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                             ...My Tribute

On February 2, 2014, my wife of 61 years passed away, and I've thought
about what I could write as a tribute to her. Pat was so supportive through-
out my career. Ours was a true love story. There were lots of ups and
downs, but the one constant was the fact that she stood beside me all the
way. There are so many memories that reflect how much she meant to me
and my career. Looking back, two special times tell so much about this
remarkable woman.

I first met Pat in late May 1952. A friend of mine, Wayne Nieman, had a boat that he kept in nearby Lake
Magdalene. It was a favorite place to go, especially on muggy Tampa weekends. It was that kind of a day when
Wayne got off his shift at the gas station, and we took off for an afternoon with the boat. A lot of teenagers from the
Tampa area used to hang around the lake during the summer, so it was a favorite meeting place for kids.

That day there were two girls that Wayne knew, Pat and Jackie. I had heard the phrase, "love at first sight." That
day I experienced it, just like in the movies. When I saw Pat, I knew it was for real.We rode around on the boat that
day getting to know each other. I could tell that she felt the same way toward me as I did about her.
Her last name was Bieger, and her family had moved to the area from Kentucky several years before. She was soon
going to graduate from Hillsborough High School. I loved everything about her, the way she talked, her smile, her
charming laugh and the way her eyes sparkled when she looked at me.

She knew nothing about hot rods. Frankly, she didn't care anything about them. Strangely enough for a guy who
spent all my extra time working on cars and hanging out with other hot rodders, I kept it quiet. She didn't do it
intentionally, she gave me second thoughts about all the time and attention I'd been giving to my love for
automobiles. In fact, I kept quiet about my interest in both cars and "juking" (hanging out at the juke joints) that had
been such a part of my life. I wanted her to see me in my best possible light. Maybe I thought the good girls didn't go
for hot-rodders like me.

    It seemed to work for awhile, We started to see a lot
    of each other. My grease-monkey friends became
    less and less important. Pat came from a nice,
    middle-class family, and I increasingly felt downright
    uncomfortable when I wondered what her parents
    would say if they discovered their daughter was
    going out with a wild, law-breaking hot-rodder. I
    knew that Pat didn't seem to be the kind of girl who
    would enjoy drag racing at Zephyrhills or "juking" at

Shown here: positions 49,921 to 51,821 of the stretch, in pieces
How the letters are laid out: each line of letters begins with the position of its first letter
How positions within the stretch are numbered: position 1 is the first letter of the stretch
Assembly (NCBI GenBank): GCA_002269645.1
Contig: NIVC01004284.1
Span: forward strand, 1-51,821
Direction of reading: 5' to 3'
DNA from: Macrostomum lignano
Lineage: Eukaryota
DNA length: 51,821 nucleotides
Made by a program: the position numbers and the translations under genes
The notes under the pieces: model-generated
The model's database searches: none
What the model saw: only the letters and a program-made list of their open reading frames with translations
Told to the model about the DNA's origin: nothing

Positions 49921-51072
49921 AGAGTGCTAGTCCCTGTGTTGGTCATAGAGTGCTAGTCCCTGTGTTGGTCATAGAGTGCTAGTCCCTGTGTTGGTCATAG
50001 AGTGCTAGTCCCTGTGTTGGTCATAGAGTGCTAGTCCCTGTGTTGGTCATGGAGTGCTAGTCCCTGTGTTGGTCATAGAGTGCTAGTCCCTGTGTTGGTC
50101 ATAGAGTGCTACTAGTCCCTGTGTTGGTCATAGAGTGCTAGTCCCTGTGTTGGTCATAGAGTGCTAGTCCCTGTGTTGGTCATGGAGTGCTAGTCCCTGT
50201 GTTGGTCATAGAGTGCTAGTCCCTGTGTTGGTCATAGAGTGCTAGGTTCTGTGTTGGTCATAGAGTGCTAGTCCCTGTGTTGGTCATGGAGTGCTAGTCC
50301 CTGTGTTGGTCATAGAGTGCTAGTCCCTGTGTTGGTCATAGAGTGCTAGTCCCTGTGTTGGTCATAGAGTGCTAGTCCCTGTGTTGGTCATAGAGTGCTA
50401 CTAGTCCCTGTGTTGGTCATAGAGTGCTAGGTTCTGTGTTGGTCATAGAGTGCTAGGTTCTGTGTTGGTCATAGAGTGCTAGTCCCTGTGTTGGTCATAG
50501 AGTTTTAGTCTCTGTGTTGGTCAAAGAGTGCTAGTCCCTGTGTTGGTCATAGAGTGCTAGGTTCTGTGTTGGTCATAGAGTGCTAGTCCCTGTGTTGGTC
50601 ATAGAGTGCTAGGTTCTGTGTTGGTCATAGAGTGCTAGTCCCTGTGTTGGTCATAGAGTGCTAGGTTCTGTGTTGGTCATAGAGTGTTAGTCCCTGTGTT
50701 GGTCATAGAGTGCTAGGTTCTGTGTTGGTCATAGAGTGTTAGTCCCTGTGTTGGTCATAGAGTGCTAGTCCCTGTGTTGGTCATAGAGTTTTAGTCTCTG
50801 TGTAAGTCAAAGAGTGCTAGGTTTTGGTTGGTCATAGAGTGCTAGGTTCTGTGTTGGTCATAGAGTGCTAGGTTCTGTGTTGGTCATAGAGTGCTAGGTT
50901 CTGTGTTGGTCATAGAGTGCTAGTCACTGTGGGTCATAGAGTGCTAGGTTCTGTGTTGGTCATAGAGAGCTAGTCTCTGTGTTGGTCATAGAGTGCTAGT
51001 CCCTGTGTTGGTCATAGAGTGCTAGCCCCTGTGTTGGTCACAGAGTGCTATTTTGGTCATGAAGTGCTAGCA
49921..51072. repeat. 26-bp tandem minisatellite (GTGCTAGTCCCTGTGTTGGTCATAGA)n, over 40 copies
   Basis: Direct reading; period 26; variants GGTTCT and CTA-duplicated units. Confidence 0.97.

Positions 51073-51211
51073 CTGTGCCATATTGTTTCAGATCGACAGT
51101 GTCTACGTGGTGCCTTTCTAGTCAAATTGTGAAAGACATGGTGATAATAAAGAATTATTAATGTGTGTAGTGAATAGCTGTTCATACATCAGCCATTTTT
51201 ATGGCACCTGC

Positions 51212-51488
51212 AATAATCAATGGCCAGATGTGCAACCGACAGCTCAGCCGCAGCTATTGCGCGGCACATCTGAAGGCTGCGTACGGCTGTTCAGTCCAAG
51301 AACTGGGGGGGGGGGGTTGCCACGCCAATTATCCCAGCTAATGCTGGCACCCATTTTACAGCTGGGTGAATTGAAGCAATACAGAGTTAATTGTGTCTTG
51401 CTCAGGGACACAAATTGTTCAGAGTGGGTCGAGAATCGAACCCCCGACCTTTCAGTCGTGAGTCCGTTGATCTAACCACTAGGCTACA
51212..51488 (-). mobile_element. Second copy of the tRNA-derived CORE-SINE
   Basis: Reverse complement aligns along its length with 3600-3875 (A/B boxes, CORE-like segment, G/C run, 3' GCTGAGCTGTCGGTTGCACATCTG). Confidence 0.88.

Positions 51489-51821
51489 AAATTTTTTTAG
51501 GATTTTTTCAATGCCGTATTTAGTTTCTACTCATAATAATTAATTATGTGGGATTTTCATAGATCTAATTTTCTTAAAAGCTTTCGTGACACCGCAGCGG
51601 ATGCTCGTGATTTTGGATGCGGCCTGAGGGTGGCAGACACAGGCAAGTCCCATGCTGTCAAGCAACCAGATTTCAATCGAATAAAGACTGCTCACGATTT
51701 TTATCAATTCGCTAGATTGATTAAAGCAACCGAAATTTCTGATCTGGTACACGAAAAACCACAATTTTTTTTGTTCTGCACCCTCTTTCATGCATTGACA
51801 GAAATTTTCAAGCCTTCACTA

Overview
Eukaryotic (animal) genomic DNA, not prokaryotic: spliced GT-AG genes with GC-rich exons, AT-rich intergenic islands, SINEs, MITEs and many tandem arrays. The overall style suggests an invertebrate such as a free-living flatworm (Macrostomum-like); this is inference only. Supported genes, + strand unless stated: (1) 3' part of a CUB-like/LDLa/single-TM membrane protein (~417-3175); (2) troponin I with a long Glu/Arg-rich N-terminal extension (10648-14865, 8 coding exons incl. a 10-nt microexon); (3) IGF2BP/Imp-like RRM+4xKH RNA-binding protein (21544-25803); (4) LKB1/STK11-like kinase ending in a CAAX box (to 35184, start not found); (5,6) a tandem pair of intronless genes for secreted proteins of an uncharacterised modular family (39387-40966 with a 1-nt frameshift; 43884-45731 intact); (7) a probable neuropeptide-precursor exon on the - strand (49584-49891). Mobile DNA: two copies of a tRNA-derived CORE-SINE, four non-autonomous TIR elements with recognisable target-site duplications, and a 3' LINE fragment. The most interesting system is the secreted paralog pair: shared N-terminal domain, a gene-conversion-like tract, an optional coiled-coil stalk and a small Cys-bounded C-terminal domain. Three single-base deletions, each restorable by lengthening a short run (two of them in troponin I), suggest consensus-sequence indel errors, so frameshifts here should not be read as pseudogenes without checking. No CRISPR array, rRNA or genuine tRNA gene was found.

Roy Lucas' Big Barn.

    I knew I'd have to change a lot of bad habits if I
    hoped to have a chance with her. I made up my
    mind that I was going to quit hot-rodding for good. I
    sold my souped-up convertible and bought a stock
    '50 Ford two-door sedan. Pat graduated from high
    school and got a job with the Greater Tampa
    Chamber of Commerce.

I settled down to a job at the American Can Company. Our year-long courtship was as All-American as apple pie.
We went bowling and to the movies. There was swimming and water skiing. I even learned how to dance.The word
went out among my buddies, "Don Garlits has gone square!" It was true. I was so changed that when I bought a set
of dual exhausts for the Ford, I couldn't even work up enough enthusiasm to put them on myself. I finally took them
to a gas station and paid the mechanic to make the installation.

Pat and I were married on February 20, 1953. It was a small wedding at the Evangelical United Brethren Church.
Reverend Harry S. Flickenger officiated. We had the usual cake-cutting ceremony, the rice-throwing goodbyes, and
the attention-getting car (complete with an array of shoe-polish graffiti slogans). After a short honeymoon, we
settled down to a normal life. Pat's pay as a secretary, coupled with my income at the American Can Company,
permitted us to live fairly well. As far as I was concerned, I was a family man. There would be no more hot-rodding
for me.

Well, almost.

Billy Herndon and I worked together at the can company, so I'd ride home with him each afternoon and wait for Pat
to pick me up with our car. She got off work an hour after I did, so that would give Billy and me a chance to sit
around and talk. He was deeply involved with drag racing and had a gigantic collection of Hot Rod Magazines and
speed equipment catalogs lying around his house. Each day I found myself becoming increasingly more interested
in finding out what was happening in the sport that I had abandoned for over a year.

Had things changed, or what?

Some of the West Coast cars like "Bean Bandit" were seemingly on the verge of flying, up to 130 MPH in the quarter
mile. It was unbelievable!